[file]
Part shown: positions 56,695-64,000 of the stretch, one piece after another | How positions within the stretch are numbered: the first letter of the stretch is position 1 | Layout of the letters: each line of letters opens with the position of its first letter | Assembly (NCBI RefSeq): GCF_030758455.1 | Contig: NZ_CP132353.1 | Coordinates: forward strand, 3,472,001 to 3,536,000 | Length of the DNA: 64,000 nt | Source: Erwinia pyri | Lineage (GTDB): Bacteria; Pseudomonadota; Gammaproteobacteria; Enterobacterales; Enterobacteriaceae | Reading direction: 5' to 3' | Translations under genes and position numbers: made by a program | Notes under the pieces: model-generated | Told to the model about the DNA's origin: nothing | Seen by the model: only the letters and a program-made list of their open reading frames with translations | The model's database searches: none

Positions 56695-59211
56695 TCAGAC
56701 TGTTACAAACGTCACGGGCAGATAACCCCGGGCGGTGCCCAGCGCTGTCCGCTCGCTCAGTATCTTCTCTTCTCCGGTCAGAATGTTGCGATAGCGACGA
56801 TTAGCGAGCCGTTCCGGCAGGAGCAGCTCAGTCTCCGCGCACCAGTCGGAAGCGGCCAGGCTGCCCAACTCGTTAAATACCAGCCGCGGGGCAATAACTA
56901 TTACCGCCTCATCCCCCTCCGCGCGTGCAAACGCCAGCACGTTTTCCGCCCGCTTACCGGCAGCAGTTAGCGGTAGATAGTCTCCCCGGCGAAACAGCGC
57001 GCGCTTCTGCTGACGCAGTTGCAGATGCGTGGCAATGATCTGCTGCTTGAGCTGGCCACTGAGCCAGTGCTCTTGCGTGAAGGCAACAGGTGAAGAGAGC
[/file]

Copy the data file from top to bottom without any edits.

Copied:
Part shown: positions 56,695-64,000 of the stretch, one piece after another | How positions within the stretch are numbered: the first letter of the stretch is position 1 | Layout of the letters: each line of letters opens with the position of its first letter | Assembly (NCBI RefSeq): GCF_030758455.1 | Contig: NZ_CP132353.1 | Coordinates: forward strand, 3,472,001 to 3,536,000 | Length of the DNA: 64,000 nt | Source: Erwinia pyri | Lineage (GTDB): Bacteria; Pseudomonadota; Gammaproteobacteria; Enterobacterales; Enterobacteriaceae | Reading direction: 5' to 3' | Translations under genes and position numbers: made by a program | Notes under the pieces: model-generated | Told to the model about the DNA's origin: nothing | Seen by the model: only the letters and a program-made list of their open reading frames with translations | The model's database searches: none

Positions 56695-59211
56695 TCAGAC
56701 TGTTACAAACGTCACGGGCAGATAACCCCGGGCGGTGCCCAGCGCTGTCCGCTCGCTCAGTATCTTCTCTTCTCCGGTCAGAATGTTGCGATAGCGACGA
56801 TTAGCGAGCCGTTCCGGCAGGAGCAGCTCAGTCTCCGCGCACCAGTCGGAAGCGGCCAGGCTGCCCAACTCGTTAAATACCAGCCGCGGGGCAATAACTA
56901 TTACCGCCTCATCCCCCTCCGCGCGTGCAAACGCCAGCACGTTTTCCGCCCGCTTACCGGCAGCAGTTAGCGGTAGATAGTCTCCCCGGCGAAACAGCGC
57001 GCGCTTCTGCTGACGCAGTTGCAGATGCGTGGCAATGATCTGCTGCTTGAGCTGGCCACTGAGCCAGTGCTCTTGCGTGAAGGCAACAGGTGAAGAGAGC